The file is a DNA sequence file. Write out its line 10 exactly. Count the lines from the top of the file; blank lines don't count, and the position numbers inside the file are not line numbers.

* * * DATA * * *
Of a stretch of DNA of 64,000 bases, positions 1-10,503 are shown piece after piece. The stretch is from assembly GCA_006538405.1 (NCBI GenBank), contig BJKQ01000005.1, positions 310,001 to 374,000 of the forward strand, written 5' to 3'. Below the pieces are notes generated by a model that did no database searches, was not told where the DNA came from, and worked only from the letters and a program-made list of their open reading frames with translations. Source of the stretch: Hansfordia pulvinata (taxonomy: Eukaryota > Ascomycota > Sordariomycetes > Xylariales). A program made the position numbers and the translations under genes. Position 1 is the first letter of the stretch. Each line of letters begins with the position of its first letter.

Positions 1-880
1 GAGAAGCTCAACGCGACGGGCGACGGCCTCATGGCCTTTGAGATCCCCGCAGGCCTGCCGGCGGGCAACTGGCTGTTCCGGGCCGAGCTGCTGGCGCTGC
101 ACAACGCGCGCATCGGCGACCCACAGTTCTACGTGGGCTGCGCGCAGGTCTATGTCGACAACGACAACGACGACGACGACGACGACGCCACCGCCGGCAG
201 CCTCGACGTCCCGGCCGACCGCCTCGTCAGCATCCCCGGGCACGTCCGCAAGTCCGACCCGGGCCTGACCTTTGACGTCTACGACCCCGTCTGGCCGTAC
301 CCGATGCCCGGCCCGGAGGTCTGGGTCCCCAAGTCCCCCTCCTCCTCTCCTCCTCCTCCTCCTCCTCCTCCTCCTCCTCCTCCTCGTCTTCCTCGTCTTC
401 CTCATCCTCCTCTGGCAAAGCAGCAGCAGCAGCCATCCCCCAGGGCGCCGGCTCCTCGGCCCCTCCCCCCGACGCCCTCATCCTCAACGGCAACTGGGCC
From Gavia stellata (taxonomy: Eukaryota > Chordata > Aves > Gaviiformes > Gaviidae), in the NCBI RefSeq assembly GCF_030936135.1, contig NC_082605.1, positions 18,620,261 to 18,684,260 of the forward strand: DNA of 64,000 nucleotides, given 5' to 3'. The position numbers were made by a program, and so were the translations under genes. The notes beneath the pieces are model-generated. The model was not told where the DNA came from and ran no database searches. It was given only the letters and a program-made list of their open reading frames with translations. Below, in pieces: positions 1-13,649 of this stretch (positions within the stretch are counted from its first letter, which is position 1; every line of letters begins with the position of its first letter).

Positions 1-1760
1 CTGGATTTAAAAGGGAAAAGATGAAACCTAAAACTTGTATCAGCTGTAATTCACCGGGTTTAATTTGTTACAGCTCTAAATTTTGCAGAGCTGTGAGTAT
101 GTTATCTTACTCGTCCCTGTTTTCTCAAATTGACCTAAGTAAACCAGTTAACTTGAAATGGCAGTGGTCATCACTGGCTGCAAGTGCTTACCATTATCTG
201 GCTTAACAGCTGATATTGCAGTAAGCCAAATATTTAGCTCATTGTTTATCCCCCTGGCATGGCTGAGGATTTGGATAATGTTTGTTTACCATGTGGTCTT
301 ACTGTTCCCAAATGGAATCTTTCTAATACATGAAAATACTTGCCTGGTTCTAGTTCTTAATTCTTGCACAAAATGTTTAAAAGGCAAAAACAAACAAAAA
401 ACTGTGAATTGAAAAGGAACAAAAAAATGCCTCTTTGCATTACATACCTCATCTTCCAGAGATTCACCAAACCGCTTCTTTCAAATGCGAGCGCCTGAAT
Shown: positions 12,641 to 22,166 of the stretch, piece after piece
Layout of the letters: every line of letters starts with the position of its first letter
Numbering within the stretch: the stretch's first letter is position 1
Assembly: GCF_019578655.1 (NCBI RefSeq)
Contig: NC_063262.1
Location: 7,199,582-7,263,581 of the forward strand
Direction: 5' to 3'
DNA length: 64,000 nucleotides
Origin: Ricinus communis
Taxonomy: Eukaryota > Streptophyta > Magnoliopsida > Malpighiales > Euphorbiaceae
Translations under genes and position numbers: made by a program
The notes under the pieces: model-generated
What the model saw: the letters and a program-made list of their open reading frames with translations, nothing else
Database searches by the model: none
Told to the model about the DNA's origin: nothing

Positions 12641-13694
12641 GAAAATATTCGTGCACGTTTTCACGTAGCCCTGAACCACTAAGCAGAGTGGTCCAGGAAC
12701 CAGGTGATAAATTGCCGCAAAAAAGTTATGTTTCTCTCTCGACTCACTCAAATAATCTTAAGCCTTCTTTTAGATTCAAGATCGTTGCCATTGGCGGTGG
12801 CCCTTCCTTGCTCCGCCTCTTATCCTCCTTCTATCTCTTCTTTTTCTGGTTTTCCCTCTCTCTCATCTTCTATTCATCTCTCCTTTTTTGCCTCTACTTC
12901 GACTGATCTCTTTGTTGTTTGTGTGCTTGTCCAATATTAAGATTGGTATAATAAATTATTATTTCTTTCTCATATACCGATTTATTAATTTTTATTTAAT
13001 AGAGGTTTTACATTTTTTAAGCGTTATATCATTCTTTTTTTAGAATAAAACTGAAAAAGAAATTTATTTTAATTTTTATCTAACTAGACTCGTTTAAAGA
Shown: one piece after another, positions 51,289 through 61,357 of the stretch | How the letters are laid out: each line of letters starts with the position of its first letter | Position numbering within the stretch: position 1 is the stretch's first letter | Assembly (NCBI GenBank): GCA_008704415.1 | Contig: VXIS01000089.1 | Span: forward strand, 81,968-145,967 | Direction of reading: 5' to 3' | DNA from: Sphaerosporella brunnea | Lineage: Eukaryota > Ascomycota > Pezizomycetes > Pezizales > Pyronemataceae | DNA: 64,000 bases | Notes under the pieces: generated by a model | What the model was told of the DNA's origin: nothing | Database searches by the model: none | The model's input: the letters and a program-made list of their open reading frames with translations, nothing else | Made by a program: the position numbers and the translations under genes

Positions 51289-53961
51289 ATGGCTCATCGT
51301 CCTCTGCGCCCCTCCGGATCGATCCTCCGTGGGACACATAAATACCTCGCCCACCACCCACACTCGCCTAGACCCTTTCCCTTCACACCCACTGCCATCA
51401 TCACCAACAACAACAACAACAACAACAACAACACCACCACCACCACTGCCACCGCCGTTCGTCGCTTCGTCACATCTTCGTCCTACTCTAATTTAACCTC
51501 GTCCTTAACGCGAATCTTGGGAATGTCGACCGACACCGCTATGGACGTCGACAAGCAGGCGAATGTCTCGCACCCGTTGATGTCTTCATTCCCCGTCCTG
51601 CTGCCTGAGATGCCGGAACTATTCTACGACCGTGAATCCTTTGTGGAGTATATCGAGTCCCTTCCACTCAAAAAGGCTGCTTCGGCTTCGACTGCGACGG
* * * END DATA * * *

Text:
1 CTGGATTTAAAAGGGAAAAGATGAAACCTAAAACTTGTATCAGCTGTAATTCACCGGGTTTAATTTGTTACAGCTCTAAATTTTGCAGAGCTGTGAGTAT